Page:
The safety of our employees, clients, and community is our primary concern. Due to the county’s recent shelter-in-place order, our physical offices are currently closed. Our attorneys are still working and are available via email and phone. A staff member will gladly assist you by phone or you may refer to our website for each attorney’s email address, assuming you do not have it already.

If you are a potential client interested in scheduling a call with one of our attorneys, please call our office or email [email protected]. A staff member will reach out to you to schedule a consultation by phone.

We wish you continued good health and look forward to reopening our physical offices soon. In the meantime, please stay safe.

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Complex Problems

Is it better to settle a divorce or go to trial?

Most divorcing couples would opt to settle their matters out of court. But when a soon-to-be former couple in California can’t agree on the big issues during the divorce process, litigation may be the best route to take. Couples need to know, however, that by doing so they are giving control to a family court judge who will make decisions for them.

Settling a case privately usually means less time is expended. Going to court could take months or more than a year since everything has to be done by the court’s calendar. Litigation is also usually harder on the pocketbook with court costs, attorney fees and other costs that can add up quickly when going to trial. Coming to a settlement out of court will likely cost much less.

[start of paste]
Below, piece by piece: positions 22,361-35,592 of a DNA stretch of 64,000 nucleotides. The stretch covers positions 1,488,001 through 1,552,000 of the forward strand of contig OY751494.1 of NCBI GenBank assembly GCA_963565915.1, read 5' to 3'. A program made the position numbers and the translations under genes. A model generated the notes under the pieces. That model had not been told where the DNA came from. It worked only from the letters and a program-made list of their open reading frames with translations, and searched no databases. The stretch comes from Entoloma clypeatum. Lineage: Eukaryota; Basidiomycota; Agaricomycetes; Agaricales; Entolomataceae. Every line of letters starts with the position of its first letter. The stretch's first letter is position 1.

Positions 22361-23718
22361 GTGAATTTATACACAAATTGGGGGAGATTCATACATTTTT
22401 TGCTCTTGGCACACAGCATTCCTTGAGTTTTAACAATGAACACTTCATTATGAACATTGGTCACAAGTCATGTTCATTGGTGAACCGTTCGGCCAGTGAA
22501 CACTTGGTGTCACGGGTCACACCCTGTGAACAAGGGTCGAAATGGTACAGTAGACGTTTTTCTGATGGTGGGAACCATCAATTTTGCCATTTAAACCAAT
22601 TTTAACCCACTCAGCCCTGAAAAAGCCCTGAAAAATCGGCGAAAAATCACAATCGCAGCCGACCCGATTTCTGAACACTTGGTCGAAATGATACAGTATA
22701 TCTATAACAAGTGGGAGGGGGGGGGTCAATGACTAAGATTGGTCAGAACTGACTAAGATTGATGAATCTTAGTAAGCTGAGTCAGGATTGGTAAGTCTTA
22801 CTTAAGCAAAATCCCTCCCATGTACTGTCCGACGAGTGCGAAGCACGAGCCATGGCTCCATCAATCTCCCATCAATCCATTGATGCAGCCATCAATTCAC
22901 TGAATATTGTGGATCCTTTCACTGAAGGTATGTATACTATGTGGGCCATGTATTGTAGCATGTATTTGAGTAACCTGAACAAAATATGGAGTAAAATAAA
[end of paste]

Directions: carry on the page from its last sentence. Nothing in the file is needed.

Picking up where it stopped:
It’s true that sitting across from someone with whom there might be a lot of history and tense emotions might not be the most pleasant thing in the world, but it’s still likely to be much less stressful than going to court. Both people are at the mercy of the court clock and, when summoned, must drop everything and attend, which can create havoc in daily life.

But there may be times when going to trial may be worth all the time and cost, especially when one former spouse thinks he or she isn’t being treated fairly during a divorce or when parents can’t agree on child custody or child support. But California family court judges will make decisions based on the law and not on grudges one person has for another. It might be wise to get independent legal advice to see whether going to court is worth the time, stress and expense.